March 5, 2014
Netanyahu's inaction to Obama's provocations sends powerful message
Kerry, after apparent criticism by Schumer, seeks to allay skepticism on diplomacy
How to ruin a perfectly good kid in 10 simple steps
2014 Oscars played it safe, but was faith lost in the shuffle?
Apple joins Hobby Lobby in touting corporate values beyond profit
March 3, 2014
Alina Dain Sharon: In the Hebrew calendar, a leap year has extra month, not day
Latest Obama appointment to prove Prez set on emasculating so-called Israel Lobby
Jewish World Review
Nov. 19, 2007
/ 11 Kislev 5768
Short notice cancellation
Rabbi Dr. Asher Meir
They cancelled a few hours before the party. Am I entitled to reparations?
Q: I'm a photographer. Recently someone cancelled on me only a few hours before a party, telling me that hired someone else instead. Am I entitled to reparations?
A: When someone hires a worker, the expectation on both sides is that the work will be performed as agreed and paid for as agreed. But life is full of surprises, and things sometimes don't work out that way. Then the sides are stuck trying to figure out a fair arrangement in the new and unexpected reality. The principles of fairness in this situation are so important in Jewish law that an entire chapter of the Talmud is devoted to them.
The guiding principle is set out in the Mishnah at the beginning of the chapter: "Anyone who deviates [from the original agreement] has the lower hand, and anyone who reneges has the lower hand." (1) Having the lower hand means that they are responsible for ensuring that the other side is no worse off than if the change or renege never took place.
There are two conditions needed for reparations to be due. One is that there is an actual loss. The Talmud states: "One who hires workers and they misled the employer, or the employer misled them [by reneging], they have [no claim but] only resentment. When does this apply? When they didn't go. But if they went . . . he must give them their full salary." (2)
The commentators explain that "if they went" is only an example. Typically once the workers go to the site they can't find work for that day, but if the job is cancelled before they go, they can. The general principle is that whenever enough notice is given for the workman to find alternative work there is no loss and no claim. Likewise if he wouldn't have found any work even had he not been hired, the worker is not entitled to recompense unless he actually went to the workplace, which is considered beginning the workday. (3)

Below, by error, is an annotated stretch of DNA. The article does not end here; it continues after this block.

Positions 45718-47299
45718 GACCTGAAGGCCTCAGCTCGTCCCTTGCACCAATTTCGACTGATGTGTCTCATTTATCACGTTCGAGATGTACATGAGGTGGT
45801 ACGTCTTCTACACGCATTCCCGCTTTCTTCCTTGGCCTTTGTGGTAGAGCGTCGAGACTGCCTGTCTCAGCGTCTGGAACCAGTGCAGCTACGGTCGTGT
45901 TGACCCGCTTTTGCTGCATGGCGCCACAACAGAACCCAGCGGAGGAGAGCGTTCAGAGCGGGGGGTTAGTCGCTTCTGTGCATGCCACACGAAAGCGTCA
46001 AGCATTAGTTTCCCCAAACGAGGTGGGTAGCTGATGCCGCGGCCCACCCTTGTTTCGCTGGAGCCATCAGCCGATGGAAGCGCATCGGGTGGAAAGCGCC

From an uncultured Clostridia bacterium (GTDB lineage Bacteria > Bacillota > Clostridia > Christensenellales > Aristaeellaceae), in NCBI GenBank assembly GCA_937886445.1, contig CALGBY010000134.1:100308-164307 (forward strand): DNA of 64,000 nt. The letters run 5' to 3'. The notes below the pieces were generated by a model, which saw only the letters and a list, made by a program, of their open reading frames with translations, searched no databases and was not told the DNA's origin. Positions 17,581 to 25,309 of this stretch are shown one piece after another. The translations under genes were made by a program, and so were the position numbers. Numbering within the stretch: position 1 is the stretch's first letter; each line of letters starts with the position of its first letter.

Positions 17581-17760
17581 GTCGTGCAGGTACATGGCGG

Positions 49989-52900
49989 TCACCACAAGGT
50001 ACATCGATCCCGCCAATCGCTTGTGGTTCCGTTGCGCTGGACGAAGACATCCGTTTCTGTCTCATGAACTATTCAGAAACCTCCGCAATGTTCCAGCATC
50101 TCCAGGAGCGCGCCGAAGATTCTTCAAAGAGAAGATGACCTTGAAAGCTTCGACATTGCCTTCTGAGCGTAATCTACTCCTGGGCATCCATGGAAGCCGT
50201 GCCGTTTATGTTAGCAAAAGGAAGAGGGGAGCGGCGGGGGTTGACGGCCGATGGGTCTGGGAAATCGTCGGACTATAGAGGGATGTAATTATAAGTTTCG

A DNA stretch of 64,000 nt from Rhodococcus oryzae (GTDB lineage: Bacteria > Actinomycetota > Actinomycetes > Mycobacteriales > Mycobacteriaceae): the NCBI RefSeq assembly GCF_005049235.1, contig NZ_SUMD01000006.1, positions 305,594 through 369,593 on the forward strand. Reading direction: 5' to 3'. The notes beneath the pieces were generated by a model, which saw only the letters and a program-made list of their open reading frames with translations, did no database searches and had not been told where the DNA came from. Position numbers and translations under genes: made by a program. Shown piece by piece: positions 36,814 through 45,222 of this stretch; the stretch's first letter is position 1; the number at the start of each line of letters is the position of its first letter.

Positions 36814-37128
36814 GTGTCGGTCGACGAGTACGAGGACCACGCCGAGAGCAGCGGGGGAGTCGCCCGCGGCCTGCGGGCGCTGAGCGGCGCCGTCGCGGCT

The other condition is that the employer is exempt in the case of duress. The example in the Talmud is as follows: "When someone hires workers to plow and then rain came and filled the field with water: If he surveyed the field in the evening, the workers lose; if he did not survey the field, it is the owner's loss." (4)
The guiding principle is that if the owner made every effort to make sure the work still needs to be carried out, but due to an unforeseeable duress the task becomes impossible at the last minute, the owner is exempt. He went to the field the night before, and saw that it was dry and that no storm was imminent.
In your case, a loss occurs if you turned down another job in order to free yourself up for this one, but now it is too late for you to find work for that evening. In this case the employer has to make up your loss. In practice, he doesn't have to pay the full amount of your bill since by sitting home you lose the income but you save yourself significant effort and expense. The employer can deduct a reasonable evaluation of your benefit from being able to sit at home. (This is often assumed to be about half the salary.)
If you couldn't have found alternate work anyway, or alternatively if you can still find alternate work paying a similar amount, then the cancellation doesn't actually cause any loss. You are no worse than you were before, except for the effort of finding a new job or the disappointment of losing the old one.
That doesn't mean that canceling an agreement should be taken lightly in such a case. The Mishnah states that the worker is justified in being resentful of the employer's thoughtless behavior. Some authorities state that this may be considered unfair dealing (mechusar amanah,). (5)
SOURCES: (1) Babylonian Talmud, Bava Metzia 76a. (2) Babylonian Talmud, Bava Metzia 76b (3) Rosh commentary to this passage (4) Babylonian Talmud, Bava Metzia 77a (5) Sema commentary to Shulchan Aruch, Choshen Mishpat 333:1
Every weekday JewishWorldReview.com publishes inspiring articles. Sign up for our daily update. It's free. Just click here.
JWR contributor Rabbi Dr. Asher Meir, formerly of the Council of Economic Advisers in the Reagan
administration, is Research Director of the Business Ethics Center of Jerusalem, Jerusalem College of Technology.
To comment or pose a question, please click here.
THE JEWISH ETHICIST, NOW IN BOOK FORM
You've enjoyed his columns on JWR for years. Now the Jewish Ethicist has culled his most intriguing and controversial offerings in book form.
Sales help fund JWR.
© 2007, The Jewish Ethicist is produced by the JCT Center for Business Ethics